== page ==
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Posts Tagged ‘pregnancy after loss’

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Good morning, K-Mart Shoppers. I see that I have not visited you here for quite some time. I have much to share, but each time that I plan to log on and do so, I realize that I’ve failed to mention a few sort-of major things that are going on and so I log back off, failing to post anything. First and foremost, it would appear that I am having a baby. According to medical professionals, this baby will be a boy. According to my pregnancy app, this boy will make an appearance in or around 58 days from today. As I waddle about, fretting over the big stuff and the small stuff, it occasionally hits me that these medical professionals and that pregnancy app may actually not be a part of some grand conspiracy. It may actually be true that I’m having a baby. This is, all at once, incredible and exciting and breathtaking. It’s also terrifying and grey hair-producing and exhausting. What it isn’t is miraculous, or at least not any more so than any conception, gestation or birth. I can have babies. The proof is in the messy-haired blonde I just peeked at, snoring softly, Abby Cadabby tucked under her arm. I can also lose babies. Unfortunately, we all can. But it isn’t more than what it is. Or at least this is what I will tell you that I believe. I don’t know if it is my largely-Irish DNA or the fact that I was born under the sign of Virgo (or the fact that I used to play truly insane amounts of Tetris), but for me, things must make sense. The puzzle pieces must fit in order to weave a cohesive story. In terms of this one, this Who Gets To Have a Baby and When and How Much Grief Must Be Endured In the Process, I am waving the white flag. This one doesn’t make sense and it never will. One trip to any grocery store in America will shatter your belief that only seemingly “worthy” people get to parent. I read an essay² this morning, written by a mother who was stuck in limbo as her daughter endured diagnostic test after diagnostic test, and this is how it ended:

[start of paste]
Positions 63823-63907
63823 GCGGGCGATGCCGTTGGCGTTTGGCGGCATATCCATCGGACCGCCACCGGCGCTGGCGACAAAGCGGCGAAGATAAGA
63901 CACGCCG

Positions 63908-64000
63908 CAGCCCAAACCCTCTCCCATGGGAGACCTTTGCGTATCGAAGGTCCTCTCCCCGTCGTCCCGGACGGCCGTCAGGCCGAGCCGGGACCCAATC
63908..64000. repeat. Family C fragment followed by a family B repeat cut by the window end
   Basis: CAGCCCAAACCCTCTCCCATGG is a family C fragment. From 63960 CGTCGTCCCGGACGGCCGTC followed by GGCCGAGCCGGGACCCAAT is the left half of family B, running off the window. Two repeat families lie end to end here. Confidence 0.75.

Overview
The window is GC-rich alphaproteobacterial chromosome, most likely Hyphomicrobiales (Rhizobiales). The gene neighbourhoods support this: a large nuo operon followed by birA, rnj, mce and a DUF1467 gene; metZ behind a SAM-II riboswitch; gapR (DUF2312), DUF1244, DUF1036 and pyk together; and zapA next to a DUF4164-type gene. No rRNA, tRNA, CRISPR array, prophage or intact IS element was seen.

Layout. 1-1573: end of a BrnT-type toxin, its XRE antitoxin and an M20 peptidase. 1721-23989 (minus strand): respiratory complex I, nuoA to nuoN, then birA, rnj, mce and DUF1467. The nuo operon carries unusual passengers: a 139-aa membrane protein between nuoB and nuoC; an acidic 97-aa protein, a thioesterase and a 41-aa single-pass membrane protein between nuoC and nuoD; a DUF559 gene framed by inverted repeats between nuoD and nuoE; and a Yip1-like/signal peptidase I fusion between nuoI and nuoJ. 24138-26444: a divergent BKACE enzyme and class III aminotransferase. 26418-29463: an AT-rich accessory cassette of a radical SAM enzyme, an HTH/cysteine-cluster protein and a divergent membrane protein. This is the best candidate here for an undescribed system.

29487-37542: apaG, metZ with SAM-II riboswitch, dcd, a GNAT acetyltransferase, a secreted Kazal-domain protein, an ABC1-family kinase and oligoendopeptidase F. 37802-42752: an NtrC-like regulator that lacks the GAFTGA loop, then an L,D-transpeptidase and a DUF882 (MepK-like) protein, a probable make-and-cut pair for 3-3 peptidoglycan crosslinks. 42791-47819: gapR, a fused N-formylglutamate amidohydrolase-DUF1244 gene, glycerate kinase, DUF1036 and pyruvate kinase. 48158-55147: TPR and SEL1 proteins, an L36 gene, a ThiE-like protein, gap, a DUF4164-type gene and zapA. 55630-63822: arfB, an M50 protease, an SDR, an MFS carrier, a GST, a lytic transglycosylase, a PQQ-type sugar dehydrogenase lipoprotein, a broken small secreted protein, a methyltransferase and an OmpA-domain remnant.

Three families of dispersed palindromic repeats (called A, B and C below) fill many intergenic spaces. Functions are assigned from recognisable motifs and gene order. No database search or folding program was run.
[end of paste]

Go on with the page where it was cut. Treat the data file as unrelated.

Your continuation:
This is not the other shoe dropping. It is not tragic irony or doom or punishment for our interpretive failures. It is life, with loss woven into its very fabric. That’s just what there is.

So, I’m still here. And I’ll try to visit more often. In part because I really need to talk to you about Heelys and the fact that they are, surely and truly, going to be the death of what makes this country great endurable. So, I’ll see you soon.

 

¹ I’m hoping my baby doesn’t look quite this terrified/appalled/aghast.

² “Lumpy” – Catherine Newman

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